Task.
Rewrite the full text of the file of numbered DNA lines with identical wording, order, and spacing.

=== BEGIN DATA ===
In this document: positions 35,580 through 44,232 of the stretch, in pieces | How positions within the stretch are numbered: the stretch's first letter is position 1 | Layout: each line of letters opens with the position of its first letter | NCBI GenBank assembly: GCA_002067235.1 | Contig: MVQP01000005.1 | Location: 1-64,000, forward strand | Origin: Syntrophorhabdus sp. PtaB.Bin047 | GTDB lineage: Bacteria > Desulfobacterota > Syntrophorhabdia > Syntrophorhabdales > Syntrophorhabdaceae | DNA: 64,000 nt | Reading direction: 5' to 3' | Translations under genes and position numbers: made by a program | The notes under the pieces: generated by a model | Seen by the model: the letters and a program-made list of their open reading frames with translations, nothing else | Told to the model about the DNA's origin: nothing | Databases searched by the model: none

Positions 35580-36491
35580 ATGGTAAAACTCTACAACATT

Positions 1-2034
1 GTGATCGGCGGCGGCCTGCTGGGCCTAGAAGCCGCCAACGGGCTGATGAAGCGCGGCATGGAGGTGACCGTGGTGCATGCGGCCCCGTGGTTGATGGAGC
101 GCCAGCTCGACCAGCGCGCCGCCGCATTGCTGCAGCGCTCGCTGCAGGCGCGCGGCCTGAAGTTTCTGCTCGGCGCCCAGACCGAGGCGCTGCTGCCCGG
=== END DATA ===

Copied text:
In this document: positions 35,580 through 44,232 of the stretch, in pieces | How positions within the stretch are numbered: the stretch's first letter is position 1 | Layout: each line of letters opens with the position of its first letter | NCBI GenBank assembly: GCA_002067235.1 | Contig: MVQP01000005.1 | Location: 1-64,000, forward strand | Origin: Syntrophorhabdus sp. PtaB.Bin047 | GTDB lineage: Bacteria > Desulfobacterota > Syntrophorhabdia > Syntrophorhabdales > Syntrophorhabdaceae | DNA: 64,000 nt | Reading direction: 5' to 3' | Translations under genes and position numbers: made by a program | The notes under the pieces: generated by a model | Seen by the model: the letters and a program-made list of their open reading frames with translations, nothing else | Told to the model about the DNA's origin: nothing | Databases searched by the model: none

Positions 35580-36491
35580 ATGGTAAAACTCTACAACATT

Positions 1-2034
1 GTGATCGGCGGCGGCCTGCTGGGCCTAGAAGCCGCCAACGGGCTGATGAAGCGCGGCATGGAGGTGACCGTGGTGCATGCGGCCCCGTGGTTGATGGAGC
101 GCCAGCTCGACCAGCGCGCCGCCGCATTGCTGCAGCGCTCGCTGCAGGCGCGCGGCCTGAAGTTTCTGCTCGGCGCCCAGACCGAGGCGCTGCTGCCCGG